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Massive Indian ATM Hack Hits 3.2 Million Debit Cards Affected

India is undergoing the biggest data breaches to date with as many as 3.2 Million debit card details reportedly stolen from multiple banks and financial platforms.

According to an Economic Times report, the hack may be among the biggest ever financial data breaches in India with several victims reporting unauthorised transactions that have reportedly originated in China.

SBI, HDFC Bank, ICICI Bank, YES Bank and Axis Bank were among the worst hit, according to the report. Of 3.2 Million debit cards about 2.6 million affected cards are reportedly on the Visa and Mastercard platform, while 600,000 are on RuPay.

Hackers allegedly used malware to compromise the Hitachi Payment Services platform — which is used to power country's ATM, point-of-sale (PoS) machines and other financial transactions — and stole details of 3.2 Million debit cards, reports The Economic Times.

Hacked Debit Cards Reportedly Used in China

It is not yet clear who is behind the cyber attack, but the report adds that a number of affected customers have observed unauthorized transactions made by their cards in various locations in China.

Some banks, including the country's biggest lender SBI, have announced that they'll replace compromised debit cards, while others banks, including HDFC Bank, have urged their customers to change their ATM PINs and avoid using ATMs of other banks.

The extent of damage due to breach also depends on the type of cards customers are using.
Cards which use Magnetic Stripe transmit your account number and secret PIN to merchants in a way that it could make easy for fraudsters to hack them, making these cards easier to clone.

Whereas, banks who are using EMV (Europay, MasterCard, and Visa) chip-equipped cards (better known as Chip-and-Pin cards) store your data in encrypted form and only transmit a unique code (one-time-use Token) for every transaction, making these cards more secure and lot harder to clone.

SBI Blocks and will Re-Issue 600,000 Debit Cards

 The statement added that SBI' systems have not been compromised, but the bank is in the process of issuing new cards to card holders whose cards have been blocked.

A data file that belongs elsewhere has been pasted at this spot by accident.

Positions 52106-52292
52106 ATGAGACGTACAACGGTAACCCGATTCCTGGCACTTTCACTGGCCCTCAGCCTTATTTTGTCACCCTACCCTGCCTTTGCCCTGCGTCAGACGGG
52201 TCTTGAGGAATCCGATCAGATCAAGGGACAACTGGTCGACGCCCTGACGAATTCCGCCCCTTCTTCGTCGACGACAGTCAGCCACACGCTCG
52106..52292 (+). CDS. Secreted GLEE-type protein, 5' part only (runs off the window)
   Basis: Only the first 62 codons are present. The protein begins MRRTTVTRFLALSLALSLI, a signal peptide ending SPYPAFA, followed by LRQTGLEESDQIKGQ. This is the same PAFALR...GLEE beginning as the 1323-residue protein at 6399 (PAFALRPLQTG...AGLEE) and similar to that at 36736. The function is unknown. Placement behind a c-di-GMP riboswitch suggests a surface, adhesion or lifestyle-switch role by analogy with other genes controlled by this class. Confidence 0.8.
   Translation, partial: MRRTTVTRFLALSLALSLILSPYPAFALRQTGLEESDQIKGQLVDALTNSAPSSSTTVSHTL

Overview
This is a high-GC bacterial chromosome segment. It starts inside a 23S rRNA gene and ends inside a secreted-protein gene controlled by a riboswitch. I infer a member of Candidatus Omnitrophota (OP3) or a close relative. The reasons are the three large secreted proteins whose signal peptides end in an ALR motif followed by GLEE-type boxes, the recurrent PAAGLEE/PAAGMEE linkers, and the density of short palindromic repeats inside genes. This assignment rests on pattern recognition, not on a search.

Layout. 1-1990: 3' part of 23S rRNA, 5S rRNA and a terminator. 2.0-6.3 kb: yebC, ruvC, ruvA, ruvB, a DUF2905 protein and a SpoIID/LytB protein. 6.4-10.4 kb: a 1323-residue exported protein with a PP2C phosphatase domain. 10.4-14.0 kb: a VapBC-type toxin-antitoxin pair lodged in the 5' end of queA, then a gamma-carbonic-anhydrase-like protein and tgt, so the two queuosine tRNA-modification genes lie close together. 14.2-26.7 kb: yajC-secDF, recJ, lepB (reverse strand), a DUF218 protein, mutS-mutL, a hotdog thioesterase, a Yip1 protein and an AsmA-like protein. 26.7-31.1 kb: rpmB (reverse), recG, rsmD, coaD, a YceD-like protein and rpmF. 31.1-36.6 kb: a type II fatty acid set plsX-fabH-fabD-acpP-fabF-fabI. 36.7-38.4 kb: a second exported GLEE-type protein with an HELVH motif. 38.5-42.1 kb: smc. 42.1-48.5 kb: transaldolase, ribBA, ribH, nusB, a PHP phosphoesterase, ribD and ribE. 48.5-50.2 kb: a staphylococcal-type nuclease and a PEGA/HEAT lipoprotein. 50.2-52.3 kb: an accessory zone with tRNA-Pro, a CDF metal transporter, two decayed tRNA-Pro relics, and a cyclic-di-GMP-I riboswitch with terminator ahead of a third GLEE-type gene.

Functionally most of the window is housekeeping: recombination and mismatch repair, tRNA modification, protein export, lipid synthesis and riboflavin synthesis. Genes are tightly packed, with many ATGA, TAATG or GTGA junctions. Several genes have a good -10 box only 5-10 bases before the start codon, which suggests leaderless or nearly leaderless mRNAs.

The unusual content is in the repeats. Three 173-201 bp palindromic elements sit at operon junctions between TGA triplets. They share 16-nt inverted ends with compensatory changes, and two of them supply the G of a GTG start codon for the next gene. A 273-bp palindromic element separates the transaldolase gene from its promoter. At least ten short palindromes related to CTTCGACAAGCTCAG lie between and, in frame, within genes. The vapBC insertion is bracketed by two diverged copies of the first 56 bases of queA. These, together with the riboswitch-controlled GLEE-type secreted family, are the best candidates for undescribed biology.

"This is a cards industry incident (not only SBI)," the statement added.

Times of India reported earlier that SBI is reissuing 600,000 debit cards in addition to asking its customer to change their PINs.

A Yes Bank spokesperson told HuffPost India in a statement the bank has "undertaken a comprehensive review of its ATMs" and found no evidence of a breach or compromise on its ATMs.

An Axis Bank spokesman said, "the breach occurred in the case of customers who have used certain non Axis Bank ATMs. "Over the last few weeks, Axis Bank has proactively reached out to the affected customers and advised them to change their Debit Card PINs. The Axis Bank ATM network is fully secured and customers should ideally use Axis Bank ATMs to change their Debit Card PINs."

Payments Council of India has, meanwhile, begun a forensic audit to check into signs of financial fraud into customer accounts. NPCI Managing Director AP Hota told ET that NPCI had received complaints from banks about debit cards being used in China which had aroused suspicion"

HDFC Bank has also reportedly advised its customers to change its ATM pin and only use HDFC ATMs for transactions, as non-HDFC ATMs may not have the security controls at par with its own.

A Mastercard spokesperson said in an e-mailed statement, "We are aware of the data compromise event. To be clear, Mastercard's own systems have not been breached." The statement added it is currently working on the investigations with regulators, issuers, acquirers, global and local law enforcement agencies and third party payment networks to assess the current situation.

Visa has said that while it doesn't currently process domestic debit ATM transactions in India, it is working closely with all networks and its financial institution partners to support with the investigations. It also urged Visa cardholders to report any suspicious activity and change PIN numbers as a precautionary measure.

The breach is said to have originated through a malware that was introduced in the systems of Hitachi Payment Services, a provider of ATMs and Point of Sale services. Hitachi couldn't be reached for comment.

Spokespeople for ICICI, Axis Bank, and HDFC, weren't immediately available for comment.

source: The Economic Times, HuffPost India 

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